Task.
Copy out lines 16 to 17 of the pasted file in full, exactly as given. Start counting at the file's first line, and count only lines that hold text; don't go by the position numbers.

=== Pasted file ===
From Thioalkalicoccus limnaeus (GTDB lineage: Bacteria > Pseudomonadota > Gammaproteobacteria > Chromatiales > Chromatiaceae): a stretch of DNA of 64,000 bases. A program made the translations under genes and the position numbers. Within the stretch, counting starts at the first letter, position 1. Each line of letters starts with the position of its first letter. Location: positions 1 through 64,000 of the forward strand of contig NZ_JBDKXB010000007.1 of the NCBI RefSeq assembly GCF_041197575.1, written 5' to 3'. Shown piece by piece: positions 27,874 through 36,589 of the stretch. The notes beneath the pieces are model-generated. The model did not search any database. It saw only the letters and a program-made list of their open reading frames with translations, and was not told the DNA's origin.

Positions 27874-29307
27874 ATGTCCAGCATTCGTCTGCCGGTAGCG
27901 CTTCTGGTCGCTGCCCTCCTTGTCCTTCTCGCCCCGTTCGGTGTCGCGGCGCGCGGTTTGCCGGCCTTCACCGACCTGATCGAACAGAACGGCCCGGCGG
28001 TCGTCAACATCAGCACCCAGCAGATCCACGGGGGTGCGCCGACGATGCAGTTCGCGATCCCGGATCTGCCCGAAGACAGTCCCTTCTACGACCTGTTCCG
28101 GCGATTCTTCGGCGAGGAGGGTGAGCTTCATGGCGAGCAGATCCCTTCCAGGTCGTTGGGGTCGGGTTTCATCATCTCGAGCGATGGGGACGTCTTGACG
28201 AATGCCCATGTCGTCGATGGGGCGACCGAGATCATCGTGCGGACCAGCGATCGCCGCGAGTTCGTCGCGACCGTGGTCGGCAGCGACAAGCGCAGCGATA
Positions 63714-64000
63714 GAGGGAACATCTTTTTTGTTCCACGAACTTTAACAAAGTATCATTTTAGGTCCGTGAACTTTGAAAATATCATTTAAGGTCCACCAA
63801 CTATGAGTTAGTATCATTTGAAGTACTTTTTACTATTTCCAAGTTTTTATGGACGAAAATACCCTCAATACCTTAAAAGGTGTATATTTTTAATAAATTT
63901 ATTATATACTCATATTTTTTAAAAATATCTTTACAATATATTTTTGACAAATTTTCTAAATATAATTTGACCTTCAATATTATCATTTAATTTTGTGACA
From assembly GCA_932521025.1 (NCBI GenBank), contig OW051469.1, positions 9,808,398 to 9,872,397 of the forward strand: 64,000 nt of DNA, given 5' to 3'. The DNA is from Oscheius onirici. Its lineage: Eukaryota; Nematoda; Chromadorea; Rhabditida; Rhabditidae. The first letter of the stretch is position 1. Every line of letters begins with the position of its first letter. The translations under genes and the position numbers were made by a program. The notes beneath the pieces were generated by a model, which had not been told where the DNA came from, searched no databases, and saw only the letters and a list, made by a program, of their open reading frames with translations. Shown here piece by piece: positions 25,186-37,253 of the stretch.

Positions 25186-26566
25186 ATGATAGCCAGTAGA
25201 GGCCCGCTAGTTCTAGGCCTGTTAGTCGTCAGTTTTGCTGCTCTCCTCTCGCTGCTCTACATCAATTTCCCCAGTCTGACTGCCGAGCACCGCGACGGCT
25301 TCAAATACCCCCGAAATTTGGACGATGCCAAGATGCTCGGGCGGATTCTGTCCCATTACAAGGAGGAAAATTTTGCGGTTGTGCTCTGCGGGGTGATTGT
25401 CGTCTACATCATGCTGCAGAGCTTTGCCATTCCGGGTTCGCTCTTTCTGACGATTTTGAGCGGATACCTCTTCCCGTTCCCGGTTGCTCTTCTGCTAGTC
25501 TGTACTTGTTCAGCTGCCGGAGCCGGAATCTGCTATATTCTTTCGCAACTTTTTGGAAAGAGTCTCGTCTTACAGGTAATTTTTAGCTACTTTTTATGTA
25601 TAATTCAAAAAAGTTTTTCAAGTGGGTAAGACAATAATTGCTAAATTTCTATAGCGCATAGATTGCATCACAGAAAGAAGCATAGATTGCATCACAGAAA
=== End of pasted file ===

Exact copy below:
25301 TCAAATACCCCCGAAATTTGGACGATGCCAAGATGCTCGGGCGGATTCTGTCCCATTACAAGGAGGAAAATTTTGCGGTTGTGCTCTGCGGGGTGATTGT
25401 CGTCTACATCATGCTGCAGAGCTTTGCCATTCCGGGTTCGCTCTTTCTGACGATTTTGAGCGGATACCTCTTCCCGTTCCCGGTTGCTCTTCTGCTAGTC